Last Sunday alone, the police fined 81 people for breaching the rule about ‘gathering in groups of more than three’. And just like those undetected COVID-19 cases I mentioned earlier… we can safely assume that those 81 cases represent but the tip of a much larger iceberg (for reasons I will come to shortlu).

For the moment, however, it is the second snag that worries me a whole lot more. To put it simply: you can’t really blame so many people for openly flouting social distancing rules… when that is precisely what their own government is separately urging them to do on an almost daily basis.

At this stage, it cannot escape notice that our government is speaking with two very distinct voices on this issue. On one hand we have Chris Fearne, who is echoing all the health department’s advice and recommendations to the letter (in a nutshell: ‘don’t go out at all, unless absolutely necessary’); and on the other, we have Prime Minister Robert Abela, who is imparting the clean opposite message… not merely by telling us all that it’s perfectly ‘OK’ to go out, in spite of his own government’s health warnings… but actively encouraging us all to do so, for (believe it or not) ‘health reasons’.

No offence to Dr Robert Abela, or anything; but if I’m going to listen to anyone’s advice on how to safeguard my own health during a global pandemic… you can rest assured it’s not going to be the advice of either politicians or lawyers (or both combined, in this case); least of all, when their advice also flies in the face of all the official recommendations issued by the Superintendence of Public Health.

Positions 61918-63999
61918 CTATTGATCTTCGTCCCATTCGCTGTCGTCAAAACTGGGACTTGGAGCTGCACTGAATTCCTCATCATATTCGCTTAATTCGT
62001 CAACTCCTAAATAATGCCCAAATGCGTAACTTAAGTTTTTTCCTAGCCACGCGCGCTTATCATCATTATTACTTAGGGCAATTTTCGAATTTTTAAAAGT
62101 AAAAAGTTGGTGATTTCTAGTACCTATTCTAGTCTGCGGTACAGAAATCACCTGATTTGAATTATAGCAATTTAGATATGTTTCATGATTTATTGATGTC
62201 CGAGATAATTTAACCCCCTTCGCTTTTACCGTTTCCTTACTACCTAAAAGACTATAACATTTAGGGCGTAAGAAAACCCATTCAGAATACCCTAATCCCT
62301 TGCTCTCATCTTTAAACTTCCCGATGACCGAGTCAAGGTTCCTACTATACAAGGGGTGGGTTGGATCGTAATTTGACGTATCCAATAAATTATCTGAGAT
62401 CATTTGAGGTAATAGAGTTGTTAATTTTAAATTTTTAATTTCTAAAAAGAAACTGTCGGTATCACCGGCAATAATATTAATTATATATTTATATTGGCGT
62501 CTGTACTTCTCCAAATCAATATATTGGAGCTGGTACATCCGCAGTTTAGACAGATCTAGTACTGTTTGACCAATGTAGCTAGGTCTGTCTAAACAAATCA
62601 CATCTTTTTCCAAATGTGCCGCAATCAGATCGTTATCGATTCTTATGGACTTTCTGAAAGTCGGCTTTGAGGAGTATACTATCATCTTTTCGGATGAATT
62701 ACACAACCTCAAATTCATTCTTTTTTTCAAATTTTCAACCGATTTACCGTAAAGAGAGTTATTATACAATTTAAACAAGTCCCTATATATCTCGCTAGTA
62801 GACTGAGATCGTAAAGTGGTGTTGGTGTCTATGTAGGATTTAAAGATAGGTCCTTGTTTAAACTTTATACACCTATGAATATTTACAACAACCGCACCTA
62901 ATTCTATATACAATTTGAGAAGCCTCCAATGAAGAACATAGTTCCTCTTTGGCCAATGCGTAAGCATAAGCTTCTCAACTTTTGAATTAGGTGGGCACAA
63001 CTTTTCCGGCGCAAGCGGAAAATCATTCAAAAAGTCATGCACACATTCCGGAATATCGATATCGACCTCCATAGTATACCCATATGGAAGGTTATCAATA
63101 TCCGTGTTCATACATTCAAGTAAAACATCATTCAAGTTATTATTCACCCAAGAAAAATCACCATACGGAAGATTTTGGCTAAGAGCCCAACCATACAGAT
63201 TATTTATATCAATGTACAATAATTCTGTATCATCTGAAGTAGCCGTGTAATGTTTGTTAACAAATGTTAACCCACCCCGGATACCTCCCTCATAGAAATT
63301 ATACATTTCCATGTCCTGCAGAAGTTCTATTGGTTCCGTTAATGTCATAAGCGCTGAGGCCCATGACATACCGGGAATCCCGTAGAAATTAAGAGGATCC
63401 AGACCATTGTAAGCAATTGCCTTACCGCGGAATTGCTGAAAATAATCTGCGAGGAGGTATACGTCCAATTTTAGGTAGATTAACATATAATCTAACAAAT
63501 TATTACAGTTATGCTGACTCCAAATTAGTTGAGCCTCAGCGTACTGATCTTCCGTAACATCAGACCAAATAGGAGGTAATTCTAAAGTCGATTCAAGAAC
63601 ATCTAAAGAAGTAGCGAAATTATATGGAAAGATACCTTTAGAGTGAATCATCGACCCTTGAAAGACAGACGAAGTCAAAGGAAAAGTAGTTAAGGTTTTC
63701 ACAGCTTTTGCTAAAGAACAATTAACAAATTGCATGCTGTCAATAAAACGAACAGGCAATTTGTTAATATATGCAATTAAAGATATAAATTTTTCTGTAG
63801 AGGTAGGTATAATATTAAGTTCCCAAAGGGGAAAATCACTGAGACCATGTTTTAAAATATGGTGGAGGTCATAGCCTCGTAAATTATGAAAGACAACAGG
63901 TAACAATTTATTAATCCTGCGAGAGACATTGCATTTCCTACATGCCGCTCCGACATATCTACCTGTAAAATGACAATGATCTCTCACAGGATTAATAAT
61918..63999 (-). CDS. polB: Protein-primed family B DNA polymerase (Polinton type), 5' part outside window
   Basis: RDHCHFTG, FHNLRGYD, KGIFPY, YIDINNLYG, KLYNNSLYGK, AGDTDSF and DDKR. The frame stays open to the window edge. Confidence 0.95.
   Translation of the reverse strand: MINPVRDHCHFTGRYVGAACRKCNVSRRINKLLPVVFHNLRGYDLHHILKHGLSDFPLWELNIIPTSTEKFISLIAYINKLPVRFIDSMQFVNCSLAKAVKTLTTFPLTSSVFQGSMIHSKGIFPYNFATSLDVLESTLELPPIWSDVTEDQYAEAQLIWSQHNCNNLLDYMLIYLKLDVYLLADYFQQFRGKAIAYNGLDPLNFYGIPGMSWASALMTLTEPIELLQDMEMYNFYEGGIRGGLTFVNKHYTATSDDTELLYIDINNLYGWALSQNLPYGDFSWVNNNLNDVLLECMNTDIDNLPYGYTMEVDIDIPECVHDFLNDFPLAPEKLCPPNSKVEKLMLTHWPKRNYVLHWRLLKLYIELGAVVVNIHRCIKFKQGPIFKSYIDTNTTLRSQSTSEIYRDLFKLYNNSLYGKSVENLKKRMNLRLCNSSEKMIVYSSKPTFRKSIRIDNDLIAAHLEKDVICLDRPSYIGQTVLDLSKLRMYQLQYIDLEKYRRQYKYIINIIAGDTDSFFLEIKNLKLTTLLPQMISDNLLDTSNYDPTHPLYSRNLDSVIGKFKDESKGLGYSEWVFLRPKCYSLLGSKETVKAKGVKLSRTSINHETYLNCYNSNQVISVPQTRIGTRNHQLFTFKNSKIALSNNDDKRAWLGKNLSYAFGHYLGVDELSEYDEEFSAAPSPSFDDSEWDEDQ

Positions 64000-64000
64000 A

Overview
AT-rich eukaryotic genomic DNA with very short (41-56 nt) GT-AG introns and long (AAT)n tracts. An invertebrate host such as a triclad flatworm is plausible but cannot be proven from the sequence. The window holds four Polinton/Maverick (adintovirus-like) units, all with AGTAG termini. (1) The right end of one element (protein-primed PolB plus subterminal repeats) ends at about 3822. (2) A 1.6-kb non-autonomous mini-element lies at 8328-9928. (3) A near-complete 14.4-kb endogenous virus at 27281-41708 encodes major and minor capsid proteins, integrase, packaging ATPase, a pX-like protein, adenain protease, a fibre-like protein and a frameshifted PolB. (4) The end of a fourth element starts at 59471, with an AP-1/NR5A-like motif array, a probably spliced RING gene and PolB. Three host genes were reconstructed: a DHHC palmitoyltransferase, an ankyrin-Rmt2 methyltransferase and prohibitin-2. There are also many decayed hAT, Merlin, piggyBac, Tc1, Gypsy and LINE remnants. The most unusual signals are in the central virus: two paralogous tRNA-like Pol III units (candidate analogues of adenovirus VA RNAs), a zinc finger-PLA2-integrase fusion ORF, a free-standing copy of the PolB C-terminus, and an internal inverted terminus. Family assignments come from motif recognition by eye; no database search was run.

But that’s just me; and my tendency to value the opinion of doctors more than any other profession (in matters of health, anyway) seems to place me in a very small minority.  The fact remains that - in a country where so many remain so slavishly devoted to their political leaders - Abela’s words carry far more weight than Chris Fearne’s… or Charmaine Gauci’s, for that matter.

As such, his government’s doublespeak on this matter has created a dangerous dilemma. We can either heed the warnings of the health authorities, and self-isolate for the foreseeable future – something that, (let’s face it) none of us really wants to do – or else, we can follow the much more ‘pleasant’ advice coming from the direction of the Prime Minister… which, insidiously, happens to also chime in with what we all really want to hear anyway.

No prizes for guessing which of these two contradictory messages will prove more pleasing to the ear… and therefore, more widely followed.

Meanwhile, Abela’s position contradicts not just that of the health authorities… but also the country’s law enforcement sector: in other words, the second most important weapon at our disposal in the war on COVID-19.

I already wrote about Abela’s astonishing decision to open this year’s spring hunting season last week, so I won’t repeat any of the arguments here (other than to stress that this is primarily a law enforcement issue, and as such has very little to do with ‘hunting’, in and of itself).